A RRIF may be established with one individual named as the annuitant in which case payments required under the terms of the plan are paid to the annuitant during his or her lifetime and thereafter, to the individual’s estate or a beneficiary named in the RRIF. Alternatively, an individual may be named as the annuitant of a RRIF and the annuitant’s spouse named as the annuitant after the individual’s death. In this case payments required under the terms of the plan must be made to the annuitants over their lifetimes with the balance of the RRIF property passing on the death of the last annuitant to the estate of the last annuitant or to a beneficiary named in the RRIF. If an individual’s spouse is not named as the successor annuitant in the RRIF it may be possible to have a deceased annuitant’s spouse continue as the annuitant of the plan if the consent of the legal representative of the deceased annuitant is obtained.
Where an election is made to have an individual’s spouse named as the annuitant of a RRIF on the death of the first annuitant, the successor annuitant acquires all rights of ownership of the RRIF such that the first annuitant of the RRIF cannot generally require the property of the RRIF be directed to the estate of the first annuitant on the death of the second annuitant.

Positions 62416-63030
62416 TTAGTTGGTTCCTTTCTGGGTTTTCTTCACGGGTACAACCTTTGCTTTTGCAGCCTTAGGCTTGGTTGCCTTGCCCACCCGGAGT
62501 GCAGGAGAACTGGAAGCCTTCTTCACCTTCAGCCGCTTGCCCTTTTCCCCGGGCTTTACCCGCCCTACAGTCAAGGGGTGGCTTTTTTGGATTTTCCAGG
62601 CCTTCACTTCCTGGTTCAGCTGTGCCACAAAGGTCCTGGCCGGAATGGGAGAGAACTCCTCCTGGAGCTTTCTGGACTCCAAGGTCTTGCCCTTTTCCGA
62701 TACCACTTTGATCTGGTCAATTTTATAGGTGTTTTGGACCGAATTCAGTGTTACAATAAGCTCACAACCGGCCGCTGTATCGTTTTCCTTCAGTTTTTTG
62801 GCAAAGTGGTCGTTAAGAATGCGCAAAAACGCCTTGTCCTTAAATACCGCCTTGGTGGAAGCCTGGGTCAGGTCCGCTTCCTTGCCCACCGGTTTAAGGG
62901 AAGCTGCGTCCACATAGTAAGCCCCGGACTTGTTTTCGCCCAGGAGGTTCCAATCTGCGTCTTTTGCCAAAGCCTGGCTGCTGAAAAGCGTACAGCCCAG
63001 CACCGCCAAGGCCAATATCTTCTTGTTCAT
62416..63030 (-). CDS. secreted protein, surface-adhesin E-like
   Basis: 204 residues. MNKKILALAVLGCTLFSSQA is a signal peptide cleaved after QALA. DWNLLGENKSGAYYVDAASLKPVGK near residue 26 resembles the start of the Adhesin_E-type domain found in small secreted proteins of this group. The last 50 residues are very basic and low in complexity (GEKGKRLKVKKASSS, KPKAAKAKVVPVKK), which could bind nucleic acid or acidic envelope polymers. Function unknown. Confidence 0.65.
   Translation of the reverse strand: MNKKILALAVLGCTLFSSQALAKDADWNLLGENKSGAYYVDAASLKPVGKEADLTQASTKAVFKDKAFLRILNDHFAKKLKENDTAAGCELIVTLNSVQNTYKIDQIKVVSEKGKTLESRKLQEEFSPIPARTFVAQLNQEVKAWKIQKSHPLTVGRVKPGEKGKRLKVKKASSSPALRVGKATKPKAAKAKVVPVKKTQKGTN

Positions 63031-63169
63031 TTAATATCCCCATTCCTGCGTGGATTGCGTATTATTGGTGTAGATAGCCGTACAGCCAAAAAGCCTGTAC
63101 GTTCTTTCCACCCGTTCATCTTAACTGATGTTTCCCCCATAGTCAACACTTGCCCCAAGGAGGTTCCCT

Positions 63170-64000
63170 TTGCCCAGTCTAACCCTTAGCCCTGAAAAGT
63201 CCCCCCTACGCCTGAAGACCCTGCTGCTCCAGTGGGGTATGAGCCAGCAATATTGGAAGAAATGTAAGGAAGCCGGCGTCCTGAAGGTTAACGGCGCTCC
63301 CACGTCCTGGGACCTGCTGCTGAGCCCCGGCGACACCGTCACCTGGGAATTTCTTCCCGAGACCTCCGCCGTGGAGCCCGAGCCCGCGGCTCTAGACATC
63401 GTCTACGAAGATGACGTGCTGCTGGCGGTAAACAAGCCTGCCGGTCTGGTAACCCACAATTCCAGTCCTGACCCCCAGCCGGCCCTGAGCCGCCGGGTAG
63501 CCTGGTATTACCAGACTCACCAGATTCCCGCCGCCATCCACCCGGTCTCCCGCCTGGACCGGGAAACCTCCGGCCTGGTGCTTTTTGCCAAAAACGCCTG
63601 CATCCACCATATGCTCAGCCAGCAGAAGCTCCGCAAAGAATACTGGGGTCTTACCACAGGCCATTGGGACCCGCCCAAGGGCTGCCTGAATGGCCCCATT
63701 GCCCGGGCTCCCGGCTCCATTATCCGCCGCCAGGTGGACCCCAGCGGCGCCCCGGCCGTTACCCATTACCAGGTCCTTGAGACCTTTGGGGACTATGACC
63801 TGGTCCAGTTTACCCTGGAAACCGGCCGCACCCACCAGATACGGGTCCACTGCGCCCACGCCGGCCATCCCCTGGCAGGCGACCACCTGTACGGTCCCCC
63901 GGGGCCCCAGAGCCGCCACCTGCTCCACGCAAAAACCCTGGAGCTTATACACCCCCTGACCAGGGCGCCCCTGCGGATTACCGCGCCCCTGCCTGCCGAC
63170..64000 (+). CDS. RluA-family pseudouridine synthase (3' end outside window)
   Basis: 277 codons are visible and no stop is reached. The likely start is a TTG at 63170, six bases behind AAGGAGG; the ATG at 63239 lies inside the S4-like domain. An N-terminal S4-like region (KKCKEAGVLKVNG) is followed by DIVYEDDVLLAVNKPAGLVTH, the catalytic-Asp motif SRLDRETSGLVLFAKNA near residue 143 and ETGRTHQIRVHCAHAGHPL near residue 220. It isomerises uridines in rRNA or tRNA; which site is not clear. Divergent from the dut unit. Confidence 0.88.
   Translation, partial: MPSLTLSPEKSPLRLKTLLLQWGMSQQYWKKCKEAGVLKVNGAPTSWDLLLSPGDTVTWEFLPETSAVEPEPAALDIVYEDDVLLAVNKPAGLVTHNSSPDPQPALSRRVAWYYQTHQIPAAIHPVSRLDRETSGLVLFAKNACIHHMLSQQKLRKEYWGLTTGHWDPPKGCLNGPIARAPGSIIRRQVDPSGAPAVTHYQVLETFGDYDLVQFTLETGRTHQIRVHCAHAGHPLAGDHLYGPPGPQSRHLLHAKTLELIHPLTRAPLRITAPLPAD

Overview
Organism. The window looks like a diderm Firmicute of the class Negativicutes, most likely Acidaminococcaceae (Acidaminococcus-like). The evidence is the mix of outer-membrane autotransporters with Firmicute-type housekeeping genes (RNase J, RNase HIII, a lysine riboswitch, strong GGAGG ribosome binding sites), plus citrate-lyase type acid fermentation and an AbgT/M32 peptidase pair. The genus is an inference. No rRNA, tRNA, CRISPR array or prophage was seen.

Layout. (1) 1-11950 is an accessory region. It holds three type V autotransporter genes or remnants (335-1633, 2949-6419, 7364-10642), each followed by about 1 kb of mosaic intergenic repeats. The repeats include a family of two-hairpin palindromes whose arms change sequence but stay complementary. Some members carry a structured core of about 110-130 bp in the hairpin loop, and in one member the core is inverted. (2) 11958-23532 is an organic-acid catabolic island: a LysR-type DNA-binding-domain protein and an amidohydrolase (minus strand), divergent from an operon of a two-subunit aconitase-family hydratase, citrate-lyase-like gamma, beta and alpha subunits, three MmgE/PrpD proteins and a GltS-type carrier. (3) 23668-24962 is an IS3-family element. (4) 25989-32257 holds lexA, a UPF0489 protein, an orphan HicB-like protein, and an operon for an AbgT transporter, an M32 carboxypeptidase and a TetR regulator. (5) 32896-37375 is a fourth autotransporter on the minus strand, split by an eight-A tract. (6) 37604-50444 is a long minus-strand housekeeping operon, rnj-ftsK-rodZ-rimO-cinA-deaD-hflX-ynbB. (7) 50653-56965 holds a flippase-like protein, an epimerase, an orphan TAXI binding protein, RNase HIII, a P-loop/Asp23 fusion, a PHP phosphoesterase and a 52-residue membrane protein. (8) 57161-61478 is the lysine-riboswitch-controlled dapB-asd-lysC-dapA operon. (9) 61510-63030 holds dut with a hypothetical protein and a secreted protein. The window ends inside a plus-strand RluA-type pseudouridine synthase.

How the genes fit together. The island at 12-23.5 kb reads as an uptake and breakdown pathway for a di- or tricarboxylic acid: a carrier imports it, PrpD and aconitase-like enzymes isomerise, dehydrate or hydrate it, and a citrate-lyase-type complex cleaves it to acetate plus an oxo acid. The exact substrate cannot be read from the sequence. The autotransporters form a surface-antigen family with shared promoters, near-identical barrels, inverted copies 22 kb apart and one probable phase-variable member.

A RRIF is required to make minimum annual payments to the annuitants of the RRIF during their lives. These minimum payments must be calculated using a formula set out in the Act or rates prescribed in section 7308 of the Income Tax Regulations that are applicable in the circumstances. RRIFs that were established before March 1986 that have not been revised since that date are required to calculate minimum payments under a formula that requires all amounts to be paid out of the RRIF by the time the last annuitant is 91 years of age. However, RRIFs that were created after February 1986 and most plans that have been modified since then, are permitted to continue throughout the lives of the annuitants.
Minimum payments are discussed in detail in paragraphs 5 through 12 of the enclosed circular. However, you should note that amendments to these rules were enacted in June 1998 for plans that hold annuities as investments. These changes are fairly complex and beyond the scope of this letter. Accordingly, if you are considering the acquisition of annuities in your RRIF, you may wish to discuss the situation with the carrier of your RRIF or a financial advisor.